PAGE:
Arthur’s Seat is a jagged, grassy hill, rising up from the urban sprawl, a reminder of the now-extinct volcano, its last eruption was 350 million years ago. No one really knows why it is called Arthur’s Seat, although believe it is a connection between Edinburgh and King Arthur.
If it’s panoramic and breathtaking views you are after, the summit of Arthur’s Seat offers one of the best vantage points over the city. A prime pick for a walking adventure, you don’t have to venture out of the city, just follow one of the many trails up this 800-foot extinct volcano. Be warned, the route may be short, but it is challenging.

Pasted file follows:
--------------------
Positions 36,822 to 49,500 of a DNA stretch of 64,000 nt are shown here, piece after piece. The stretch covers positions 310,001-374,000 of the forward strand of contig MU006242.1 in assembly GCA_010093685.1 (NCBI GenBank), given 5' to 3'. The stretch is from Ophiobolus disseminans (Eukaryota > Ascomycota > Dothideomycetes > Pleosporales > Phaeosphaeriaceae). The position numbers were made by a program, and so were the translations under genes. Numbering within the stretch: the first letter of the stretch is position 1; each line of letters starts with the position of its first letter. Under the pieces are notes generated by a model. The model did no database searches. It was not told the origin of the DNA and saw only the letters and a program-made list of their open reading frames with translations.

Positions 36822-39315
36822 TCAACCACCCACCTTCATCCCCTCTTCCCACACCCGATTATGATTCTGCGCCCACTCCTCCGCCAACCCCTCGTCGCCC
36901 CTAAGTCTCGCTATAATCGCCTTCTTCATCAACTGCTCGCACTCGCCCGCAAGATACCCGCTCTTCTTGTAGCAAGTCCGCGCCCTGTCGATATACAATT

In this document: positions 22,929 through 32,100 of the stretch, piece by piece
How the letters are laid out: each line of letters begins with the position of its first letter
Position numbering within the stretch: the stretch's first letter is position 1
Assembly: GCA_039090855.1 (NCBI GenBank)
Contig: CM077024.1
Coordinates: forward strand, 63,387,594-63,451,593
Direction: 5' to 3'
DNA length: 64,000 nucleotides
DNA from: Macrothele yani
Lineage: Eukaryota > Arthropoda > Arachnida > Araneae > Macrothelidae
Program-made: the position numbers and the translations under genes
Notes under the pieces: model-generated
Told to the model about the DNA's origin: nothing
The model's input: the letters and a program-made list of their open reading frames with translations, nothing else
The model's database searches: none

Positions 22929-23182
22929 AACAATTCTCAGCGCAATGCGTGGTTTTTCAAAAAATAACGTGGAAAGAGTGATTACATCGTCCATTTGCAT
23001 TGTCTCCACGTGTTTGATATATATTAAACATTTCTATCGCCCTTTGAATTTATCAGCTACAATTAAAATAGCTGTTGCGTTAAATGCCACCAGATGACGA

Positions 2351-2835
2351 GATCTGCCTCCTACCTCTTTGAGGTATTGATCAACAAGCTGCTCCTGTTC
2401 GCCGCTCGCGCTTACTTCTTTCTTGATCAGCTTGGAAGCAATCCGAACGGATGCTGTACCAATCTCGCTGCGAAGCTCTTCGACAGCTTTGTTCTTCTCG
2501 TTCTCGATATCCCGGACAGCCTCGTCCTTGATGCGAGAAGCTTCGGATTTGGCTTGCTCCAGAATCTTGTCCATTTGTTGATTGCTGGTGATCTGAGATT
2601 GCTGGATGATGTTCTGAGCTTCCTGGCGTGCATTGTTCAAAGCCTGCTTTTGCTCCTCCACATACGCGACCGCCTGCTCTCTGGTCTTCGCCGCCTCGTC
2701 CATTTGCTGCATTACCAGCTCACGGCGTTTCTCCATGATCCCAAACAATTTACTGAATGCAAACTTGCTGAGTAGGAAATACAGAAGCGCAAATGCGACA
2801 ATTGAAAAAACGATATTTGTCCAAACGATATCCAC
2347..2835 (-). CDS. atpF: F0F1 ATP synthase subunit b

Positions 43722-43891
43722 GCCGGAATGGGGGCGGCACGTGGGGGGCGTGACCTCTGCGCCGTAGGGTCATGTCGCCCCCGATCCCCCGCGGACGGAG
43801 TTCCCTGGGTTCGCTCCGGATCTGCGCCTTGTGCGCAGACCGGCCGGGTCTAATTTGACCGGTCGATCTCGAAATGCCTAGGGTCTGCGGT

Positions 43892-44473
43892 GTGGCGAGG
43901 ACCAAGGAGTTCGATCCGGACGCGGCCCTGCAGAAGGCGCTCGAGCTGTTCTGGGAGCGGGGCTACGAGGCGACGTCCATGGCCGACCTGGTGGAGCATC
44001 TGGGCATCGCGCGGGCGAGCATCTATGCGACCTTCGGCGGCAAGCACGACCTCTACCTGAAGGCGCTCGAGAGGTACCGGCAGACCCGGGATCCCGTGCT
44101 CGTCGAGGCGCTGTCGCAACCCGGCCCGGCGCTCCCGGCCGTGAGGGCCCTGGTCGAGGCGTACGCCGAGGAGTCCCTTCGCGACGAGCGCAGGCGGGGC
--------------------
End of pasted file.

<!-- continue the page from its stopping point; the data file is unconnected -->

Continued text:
There are five suggested routes in the park, suitable for a range of abilities. We recommend the red route, it takes around 2 hours and there is a path all the way to the summit and it’s not too steep. You will be rewarded with fantastic panoramic views of the city at the top and again on the way back along the base of Salisbury Crags, with great views of the Castle rock and the centre of Edinburgh.
Finish your walk with a gentle amble through Holyrood Park, admire the wildlife to be found on the shores of the three lochs, St Margaret’s, Dunsapie and Duddingston.